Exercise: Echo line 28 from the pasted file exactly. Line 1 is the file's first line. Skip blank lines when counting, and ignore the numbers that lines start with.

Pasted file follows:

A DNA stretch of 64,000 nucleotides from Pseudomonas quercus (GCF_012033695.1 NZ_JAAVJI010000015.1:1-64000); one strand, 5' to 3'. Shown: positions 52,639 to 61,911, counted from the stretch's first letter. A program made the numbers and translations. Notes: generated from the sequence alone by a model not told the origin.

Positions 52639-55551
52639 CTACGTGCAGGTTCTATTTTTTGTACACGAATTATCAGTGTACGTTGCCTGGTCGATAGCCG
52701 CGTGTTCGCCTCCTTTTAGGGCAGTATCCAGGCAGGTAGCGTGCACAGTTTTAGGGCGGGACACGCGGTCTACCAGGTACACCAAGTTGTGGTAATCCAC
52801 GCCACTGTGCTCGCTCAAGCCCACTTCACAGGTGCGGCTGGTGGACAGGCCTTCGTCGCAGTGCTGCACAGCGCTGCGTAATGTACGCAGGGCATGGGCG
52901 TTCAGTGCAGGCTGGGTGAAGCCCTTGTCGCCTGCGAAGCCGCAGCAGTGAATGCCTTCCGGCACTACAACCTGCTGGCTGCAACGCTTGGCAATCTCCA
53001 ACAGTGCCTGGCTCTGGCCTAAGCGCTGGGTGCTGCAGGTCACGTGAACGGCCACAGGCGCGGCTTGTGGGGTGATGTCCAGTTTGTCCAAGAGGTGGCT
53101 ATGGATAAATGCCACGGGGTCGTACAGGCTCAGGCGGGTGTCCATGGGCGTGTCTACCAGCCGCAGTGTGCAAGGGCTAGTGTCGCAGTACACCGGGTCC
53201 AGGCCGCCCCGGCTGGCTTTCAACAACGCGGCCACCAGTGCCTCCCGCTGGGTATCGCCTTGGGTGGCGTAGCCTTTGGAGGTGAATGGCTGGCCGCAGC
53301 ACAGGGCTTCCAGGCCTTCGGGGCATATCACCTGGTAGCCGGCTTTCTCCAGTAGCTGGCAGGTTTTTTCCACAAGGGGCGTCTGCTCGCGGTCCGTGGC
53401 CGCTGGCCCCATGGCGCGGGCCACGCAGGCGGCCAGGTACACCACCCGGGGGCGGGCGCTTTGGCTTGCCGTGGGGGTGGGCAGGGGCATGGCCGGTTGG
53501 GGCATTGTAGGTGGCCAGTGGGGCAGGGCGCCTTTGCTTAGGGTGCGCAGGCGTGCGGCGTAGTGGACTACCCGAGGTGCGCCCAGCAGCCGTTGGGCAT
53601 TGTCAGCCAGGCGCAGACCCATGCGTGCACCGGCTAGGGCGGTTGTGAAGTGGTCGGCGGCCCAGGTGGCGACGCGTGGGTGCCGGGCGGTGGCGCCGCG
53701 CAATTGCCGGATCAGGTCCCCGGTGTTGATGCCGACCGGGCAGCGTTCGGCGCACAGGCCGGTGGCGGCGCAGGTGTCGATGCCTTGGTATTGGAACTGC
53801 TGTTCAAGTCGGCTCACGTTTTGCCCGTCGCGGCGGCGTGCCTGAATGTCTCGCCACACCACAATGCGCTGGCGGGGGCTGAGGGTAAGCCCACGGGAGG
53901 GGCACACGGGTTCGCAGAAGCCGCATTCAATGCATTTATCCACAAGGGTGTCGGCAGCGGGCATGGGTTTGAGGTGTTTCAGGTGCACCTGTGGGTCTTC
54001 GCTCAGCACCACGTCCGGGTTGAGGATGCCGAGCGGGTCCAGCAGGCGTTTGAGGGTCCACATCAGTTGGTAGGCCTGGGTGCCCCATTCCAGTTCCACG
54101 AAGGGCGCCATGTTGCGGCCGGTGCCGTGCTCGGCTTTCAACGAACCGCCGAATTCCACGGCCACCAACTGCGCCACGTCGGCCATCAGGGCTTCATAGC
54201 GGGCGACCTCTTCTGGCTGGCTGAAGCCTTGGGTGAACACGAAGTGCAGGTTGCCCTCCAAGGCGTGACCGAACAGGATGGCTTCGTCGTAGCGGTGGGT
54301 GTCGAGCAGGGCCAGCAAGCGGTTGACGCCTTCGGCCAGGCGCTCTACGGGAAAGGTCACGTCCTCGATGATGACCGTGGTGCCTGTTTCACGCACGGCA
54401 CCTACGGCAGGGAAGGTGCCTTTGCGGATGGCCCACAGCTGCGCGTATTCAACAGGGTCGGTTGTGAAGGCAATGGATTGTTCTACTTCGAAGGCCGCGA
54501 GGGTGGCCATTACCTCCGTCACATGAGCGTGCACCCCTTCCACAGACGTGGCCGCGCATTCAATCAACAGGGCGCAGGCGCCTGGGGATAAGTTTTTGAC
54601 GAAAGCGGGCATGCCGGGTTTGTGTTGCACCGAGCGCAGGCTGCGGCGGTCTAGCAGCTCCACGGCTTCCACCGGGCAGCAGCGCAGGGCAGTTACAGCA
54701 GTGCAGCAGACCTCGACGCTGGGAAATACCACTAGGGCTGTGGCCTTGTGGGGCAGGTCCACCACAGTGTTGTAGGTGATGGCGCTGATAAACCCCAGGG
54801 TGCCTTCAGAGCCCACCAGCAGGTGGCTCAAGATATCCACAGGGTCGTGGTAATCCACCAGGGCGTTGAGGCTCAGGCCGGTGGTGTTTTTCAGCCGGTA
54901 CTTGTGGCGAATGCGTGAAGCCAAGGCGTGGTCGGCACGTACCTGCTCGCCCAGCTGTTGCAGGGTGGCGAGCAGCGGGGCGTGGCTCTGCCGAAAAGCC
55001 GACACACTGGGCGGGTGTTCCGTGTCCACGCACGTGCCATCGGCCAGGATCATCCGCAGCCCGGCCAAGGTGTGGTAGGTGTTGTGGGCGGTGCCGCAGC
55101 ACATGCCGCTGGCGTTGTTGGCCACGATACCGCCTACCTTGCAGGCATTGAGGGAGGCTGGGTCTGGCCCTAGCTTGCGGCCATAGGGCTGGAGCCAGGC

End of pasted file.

55101 ACATGCCGCTGGCGTTGTTGGCCACGATACCGCCTACCTTGCAGGCATTGAGGGAGGCTGGGTCTGGCCCTAGCTTGCGGCCATAGGGCTGGAGCCAGGC